Sept. 15, 1863 – During the Civil War, a five-day Federal operation began against Navajo Indians form Fort Wingate to Ojo Redondo in the New Mexico Territory, and a five-day Federal expedition began from Great Bridge, Va. to Indiantown, N.C.

Sept. 15, 1863 - The “writ of habeas corpus” is a fairly simple concept, despite its Latin name. It refers to the right of an arrested person to know what charges are being brought against them and of the obligation of the state to produce evidence that the person charged was the one who committed the offense. It was one of the shining lights of the United States Constitution and it went right out the window on this day. Due to the existence of a “state of rebellion,” wrote Abraham Lincoln, the right was to be suspended in cases of people arrested by military authorities whenever they deemed fit.

Sept. 15, 1864 – During the Civil War, skirmishes were fought in Lumpkin County and at Snake Creek Gap in Georgia; and at Seiver's Ford on Opequon Creek and near Dinwiddie Courthouse, Va.

Sept. 15, 1864 – During the Civil War, a five-day Federal series of operations began in Randolph, Howard and Boone Counties in Missouri.

Sept. 15, 1864 - Admiral David Farragut had had a busy war. Right at the moment he was probably wishing for greater haste from the U.S. postal authorities, because he had sent a letter Aug. 27 to Navy Secretary Gideon Welles asking for a little time off. Secretary Welles just received the letter on this day and it rather ruined his plans. Despite the fact that, as Farragut pointed out in his letter, he had been on duty for more than five years with only one short furlough during that time, Welles had planned to assign him to command of the assault on Wilmington, N.C. In view of Farragut’s request Welles changed his plans. He assigned Admiral D. D. Porter to the job--Farragut’s adoptive brother.

Sept. 15, 1864 – John Hanning Speke was found lying near a stone wall on the estate of a relative, felled by a fatal gunshot wound from a hunting rifle. His death was ruled accidental, and an obituary surmised that Speke, while climbing over the wall, had carelessly pulled the gun after himself with the muzzle pointing at his chest and shot himself.

Sept. 15, 1875 – Jesse James robbed the Huntingdon Bank in Huntingdon, Tenn. At about noon, James, accompanied by Cole Younger and two members of his gang, leisurely entered the bank and took $10,252 from the cashier at gunpoint.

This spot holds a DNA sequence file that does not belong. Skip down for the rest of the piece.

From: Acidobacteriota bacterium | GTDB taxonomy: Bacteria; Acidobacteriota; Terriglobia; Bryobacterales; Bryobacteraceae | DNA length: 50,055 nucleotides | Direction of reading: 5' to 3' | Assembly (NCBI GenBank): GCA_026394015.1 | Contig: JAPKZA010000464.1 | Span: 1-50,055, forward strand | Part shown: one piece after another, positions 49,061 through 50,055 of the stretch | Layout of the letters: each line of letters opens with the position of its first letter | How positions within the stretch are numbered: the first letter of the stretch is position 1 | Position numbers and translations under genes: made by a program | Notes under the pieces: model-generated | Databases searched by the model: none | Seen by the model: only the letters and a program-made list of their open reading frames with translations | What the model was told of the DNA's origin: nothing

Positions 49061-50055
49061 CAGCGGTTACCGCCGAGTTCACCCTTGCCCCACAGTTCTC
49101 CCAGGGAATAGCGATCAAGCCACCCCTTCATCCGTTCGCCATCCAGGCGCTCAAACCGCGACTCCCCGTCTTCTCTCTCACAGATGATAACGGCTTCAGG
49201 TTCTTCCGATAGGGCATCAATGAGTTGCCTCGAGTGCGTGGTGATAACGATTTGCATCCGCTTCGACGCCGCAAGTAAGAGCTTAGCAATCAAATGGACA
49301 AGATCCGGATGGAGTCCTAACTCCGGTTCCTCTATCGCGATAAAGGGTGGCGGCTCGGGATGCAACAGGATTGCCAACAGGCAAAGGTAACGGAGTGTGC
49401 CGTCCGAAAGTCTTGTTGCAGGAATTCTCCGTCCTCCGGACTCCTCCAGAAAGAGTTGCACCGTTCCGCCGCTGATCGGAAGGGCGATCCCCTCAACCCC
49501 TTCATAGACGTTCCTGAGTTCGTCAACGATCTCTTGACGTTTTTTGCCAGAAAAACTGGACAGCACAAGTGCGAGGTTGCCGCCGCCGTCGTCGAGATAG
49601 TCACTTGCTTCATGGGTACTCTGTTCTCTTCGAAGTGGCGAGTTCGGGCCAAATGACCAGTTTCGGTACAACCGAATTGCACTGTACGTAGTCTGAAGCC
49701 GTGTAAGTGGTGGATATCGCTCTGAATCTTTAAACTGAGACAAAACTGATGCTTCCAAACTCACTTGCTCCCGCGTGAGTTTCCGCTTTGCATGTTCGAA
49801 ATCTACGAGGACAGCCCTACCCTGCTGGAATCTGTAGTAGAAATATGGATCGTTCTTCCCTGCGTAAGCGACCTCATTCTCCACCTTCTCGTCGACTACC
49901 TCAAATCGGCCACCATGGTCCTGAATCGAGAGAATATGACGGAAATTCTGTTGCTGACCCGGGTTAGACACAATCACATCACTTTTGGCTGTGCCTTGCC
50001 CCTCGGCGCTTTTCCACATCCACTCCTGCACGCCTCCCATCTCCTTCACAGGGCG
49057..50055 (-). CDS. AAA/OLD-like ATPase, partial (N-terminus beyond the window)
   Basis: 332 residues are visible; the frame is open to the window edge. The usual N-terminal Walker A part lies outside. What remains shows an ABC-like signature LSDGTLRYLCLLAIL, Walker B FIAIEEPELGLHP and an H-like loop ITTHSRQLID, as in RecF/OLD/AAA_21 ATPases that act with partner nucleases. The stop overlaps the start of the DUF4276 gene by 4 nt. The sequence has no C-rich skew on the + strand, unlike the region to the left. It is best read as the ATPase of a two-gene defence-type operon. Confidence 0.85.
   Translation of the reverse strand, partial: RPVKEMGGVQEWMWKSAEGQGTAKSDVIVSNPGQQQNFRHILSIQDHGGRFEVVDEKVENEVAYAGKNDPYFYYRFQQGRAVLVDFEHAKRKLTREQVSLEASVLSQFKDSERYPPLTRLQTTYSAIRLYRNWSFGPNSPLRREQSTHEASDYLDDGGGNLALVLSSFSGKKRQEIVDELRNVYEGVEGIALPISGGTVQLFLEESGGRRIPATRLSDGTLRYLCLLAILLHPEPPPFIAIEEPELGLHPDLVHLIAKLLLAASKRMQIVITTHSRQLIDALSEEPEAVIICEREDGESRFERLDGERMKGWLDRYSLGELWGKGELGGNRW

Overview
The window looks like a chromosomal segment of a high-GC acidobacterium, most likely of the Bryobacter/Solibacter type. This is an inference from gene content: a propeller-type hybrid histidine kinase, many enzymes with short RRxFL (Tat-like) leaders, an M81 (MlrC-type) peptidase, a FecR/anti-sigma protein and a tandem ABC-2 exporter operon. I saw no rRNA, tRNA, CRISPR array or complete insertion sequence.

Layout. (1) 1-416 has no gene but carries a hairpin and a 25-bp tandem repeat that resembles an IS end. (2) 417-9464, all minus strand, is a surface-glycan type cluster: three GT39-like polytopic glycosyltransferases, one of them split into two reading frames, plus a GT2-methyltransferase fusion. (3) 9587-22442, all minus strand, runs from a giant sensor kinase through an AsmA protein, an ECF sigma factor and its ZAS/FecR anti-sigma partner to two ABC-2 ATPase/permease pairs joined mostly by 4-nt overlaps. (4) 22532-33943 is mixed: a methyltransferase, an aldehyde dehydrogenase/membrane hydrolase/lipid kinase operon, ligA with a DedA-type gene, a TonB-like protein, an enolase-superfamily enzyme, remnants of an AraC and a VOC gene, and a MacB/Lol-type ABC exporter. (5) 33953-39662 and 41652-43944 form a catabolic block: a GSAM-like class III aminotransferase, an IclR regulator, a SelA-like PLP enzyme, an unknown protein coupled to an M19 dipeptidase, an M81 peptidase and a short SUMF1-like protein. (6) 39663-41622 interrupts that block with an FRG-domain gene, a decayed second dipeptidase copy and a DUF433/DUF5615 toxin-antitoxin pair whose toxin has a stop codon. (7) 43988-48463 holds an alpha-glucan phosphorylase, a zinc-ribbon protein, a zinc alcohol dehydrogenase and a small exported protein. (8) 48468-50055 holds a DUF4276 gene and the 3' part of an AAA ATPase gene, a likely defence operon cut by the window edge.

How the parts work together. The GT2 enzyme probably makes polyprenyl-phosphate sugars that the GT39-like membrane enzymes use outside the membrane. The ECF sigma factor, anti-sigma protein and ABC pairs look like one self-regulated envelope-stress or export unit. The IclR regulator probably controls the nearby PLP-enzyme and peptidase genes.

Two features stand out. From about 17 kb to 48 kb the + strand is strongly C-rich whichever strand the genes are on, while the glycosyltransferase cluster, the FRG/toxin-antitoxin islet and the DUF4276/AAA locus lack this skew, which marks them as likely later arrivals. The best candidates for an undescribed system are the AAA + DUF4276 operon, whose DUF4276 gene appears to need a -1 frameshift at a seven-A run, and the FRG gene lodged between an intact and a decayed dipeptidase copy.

Sept. 15, 1887 - Mr. Johnnie Sowell was expected to begin a 10-month school at the Monroeville Academy on this day with about 25 pupils.

Sept. 15, 1889 – Humorist, essayist, actor and drama critic Robert Benchley was born in Worcester, Mass.

Sept. 15, 1890 – Mystery writer Agatha Christie was born Mary Clarissa Agatha Miller in Torquay, Devon, England.

Sept. 15, 1896 - W.H. Louiselle of Manistee was among his Monroeville friends on this Tuesday.

Sept. 15, 1896 – A “Disastrous Fire” occurred at Brewton when the Peters Lumber Company’s two big mills at Alca were reduced to a smoldering mass of ruins on this afternoon, together with all their dry houses, planers and lumber sheds. This was the largest plant of the kind in the state. Their headquarters were at Manistee, Mich. The loss was estimated at $150,000 to $200,000, partially covered by insurance. The fire started in a shaving pit. At least 1,000,000 feet of dressed lumber and cypress lumber were burned. Hundreds of laborers were thrown out of employment.

Sept. 15, 1897 – The Citronelle Call newspaper in Citronelle, Ala. was established.

Sept. 15, 1898 – Evergreen newspapers reported that one day during the week, Prof. L.W. Payne of the Agricultural school received the sad intelligence of the death of his brother. It was supposed that the killing was murder. Payne was found on the railroad track with his head cut off and the supposition was that he was killed and placed there to cover up the outrage.

Sept. 15, 1911 – Dr. Luther Terry was born in Red Level, Ala. He would go on to become a doctor and public health official. He was appointed the ninth Surgeon General of the United States from 1961 to 1965, and is best known for his warnings against the dangers and the impact of tobacco use on health.

Sept. 15, 1912 - Joe Wood of the Boston Red Sox won his 16th consecutive Major League game.

Sept. 15, 1913 - Commissioners court in session in Evergreen on this Monday.